By Mary Grady, Contributing editor
Chinese authorities said last week they plan to open up nearly one-third of the country's airspace to general aviation flights next year, on a trial basis. Starting in January, airspace below 1,000 meters in northeastern, central, and southern China will be open, as well as the airspace above six pilot cities, according to China Daily. The new policy aims to stimulate the sales and use of private aircraft. Currently, private flights in China are hampered by the need for prior approvals that are complex and time-consuming.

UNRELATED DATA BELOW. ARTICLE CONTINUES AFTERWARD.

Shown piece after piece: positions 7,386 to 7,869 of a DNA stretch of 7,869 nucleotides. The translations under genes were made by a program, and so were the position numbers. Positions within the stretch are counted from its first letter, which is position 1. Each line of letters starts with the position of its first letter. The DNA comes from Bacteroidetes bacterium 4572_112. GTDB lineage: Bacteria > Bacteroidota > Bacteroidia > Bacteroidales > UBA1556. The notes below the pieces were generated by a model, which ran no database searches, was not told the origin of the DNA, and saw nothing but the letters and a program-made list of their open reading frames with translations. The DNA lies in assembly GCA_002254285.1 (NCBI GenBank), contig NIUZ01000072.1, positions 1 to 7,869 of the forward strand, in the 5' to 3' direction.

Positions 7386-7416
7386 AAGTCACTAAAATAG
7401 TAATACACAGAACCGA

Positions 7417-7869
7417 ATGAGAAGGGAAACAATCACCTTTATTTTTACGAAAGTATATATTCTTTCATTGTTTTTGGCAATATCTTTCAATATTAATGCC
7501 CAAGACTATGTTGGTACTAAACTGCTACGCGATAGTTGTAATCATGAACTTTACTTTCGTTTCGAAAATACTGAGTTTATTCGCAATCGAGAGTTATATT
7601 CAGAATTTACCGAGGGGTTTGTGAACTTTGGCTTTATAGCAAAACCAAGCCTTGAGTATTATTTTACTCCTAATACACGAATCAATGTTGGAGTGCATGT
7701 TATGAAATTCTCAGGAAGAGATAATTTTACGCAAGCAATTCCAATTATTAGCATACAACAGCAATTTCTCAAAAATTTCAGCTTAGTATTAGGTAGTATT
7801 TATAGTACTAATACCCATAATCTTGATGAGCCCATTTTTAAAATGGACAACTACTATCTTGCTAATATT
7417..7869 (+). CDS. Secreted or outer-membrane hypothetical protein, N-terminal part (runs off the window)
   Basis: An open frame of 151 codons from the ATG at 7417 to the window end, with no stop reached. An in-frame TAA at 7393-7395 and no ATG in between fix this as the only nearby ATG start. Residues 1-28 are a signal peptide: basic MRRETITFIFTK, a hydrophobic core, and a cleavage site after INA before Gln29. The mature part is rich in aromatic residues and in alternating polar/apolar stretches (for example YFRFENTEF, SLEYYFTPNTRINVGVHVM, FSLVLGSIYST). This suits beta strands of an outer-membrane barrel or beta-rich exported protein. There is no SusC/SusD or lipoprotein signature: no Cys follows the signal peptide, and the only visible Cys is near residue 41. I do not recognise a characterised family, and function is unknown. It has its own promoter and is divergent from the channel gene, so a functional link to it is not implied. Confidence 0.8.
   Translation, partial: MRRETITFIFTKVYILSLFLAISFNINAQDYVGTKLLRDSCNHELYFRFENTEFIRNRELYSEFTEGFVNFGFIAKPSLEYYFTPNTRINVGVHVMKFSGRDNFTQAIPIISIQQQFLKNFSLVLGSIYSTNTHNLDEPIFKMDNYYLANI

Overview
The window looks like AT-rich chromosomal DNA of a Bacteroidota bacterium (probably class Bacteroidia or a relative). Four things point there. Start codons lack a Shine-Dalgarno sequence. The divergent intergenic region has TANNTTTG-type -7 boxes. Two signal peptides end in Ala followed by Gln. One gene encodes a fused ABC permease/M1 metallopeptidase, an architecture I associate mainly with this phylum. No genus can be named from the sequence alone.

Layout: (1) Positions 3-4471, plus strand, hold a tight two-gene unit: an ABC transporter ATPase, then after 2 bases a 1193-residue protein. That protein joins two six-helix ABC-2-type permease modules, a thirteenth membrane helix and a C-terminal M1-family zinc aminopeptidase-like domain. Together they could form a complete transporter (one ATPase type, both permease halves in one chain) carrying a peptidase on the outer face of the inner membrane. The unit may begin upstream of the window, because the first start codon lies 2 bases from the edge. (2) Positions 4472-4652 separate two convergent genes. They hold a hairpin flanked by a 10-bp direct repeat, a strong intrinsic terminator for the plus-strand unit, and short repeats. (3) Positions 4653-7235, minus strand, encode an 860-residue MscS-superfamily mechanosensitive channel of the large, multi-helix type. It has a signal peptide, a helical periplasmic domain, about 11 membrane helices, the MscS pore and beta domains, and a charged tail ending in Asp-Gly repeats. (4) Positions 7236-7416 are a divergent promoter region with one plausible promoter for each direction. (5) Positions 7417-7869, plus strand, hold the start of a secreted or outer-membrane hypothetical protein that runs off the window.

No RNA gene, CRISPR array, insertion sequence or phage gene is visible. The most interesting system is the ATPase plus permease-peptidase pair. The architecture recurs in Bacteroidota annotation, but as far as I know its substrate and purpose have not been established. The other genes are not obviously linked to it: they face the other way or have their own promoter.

The move "signals China's determination to boost general aviation as its strategic new industry," Chen Yilong, one of the country's first private jet owners, told Xinhua. "Every Chinese nouveau riche who tries to fly has had illegal 'black flying' experiences. The news of expanding low-altitude airspace makes us excited and relieved." Chen said he was able to gain official approvals to fly his jet for only 2.5 hours in all of 2010. Aviation infrastructure is also scarce, but with easier access to airspace, more investment in airports and fuel facilities is expected. At the recent AOPA China Summit held in Beijing, government officials expressed a strong interest in developing the GA industry in China over the next five to 10 years. The country also has shown a strong interest in acquiring GA companies, buying up Cirrus, Teledyne Continental Motors, and several smaller manufacturers in recent years. Last month, AVweb's Glenn Pew spoke with Jason Liao, the founder and CEO of China Business Aviation Group, who believes China could become the world's largest market for business aviation by 2018. Listen to that interview here.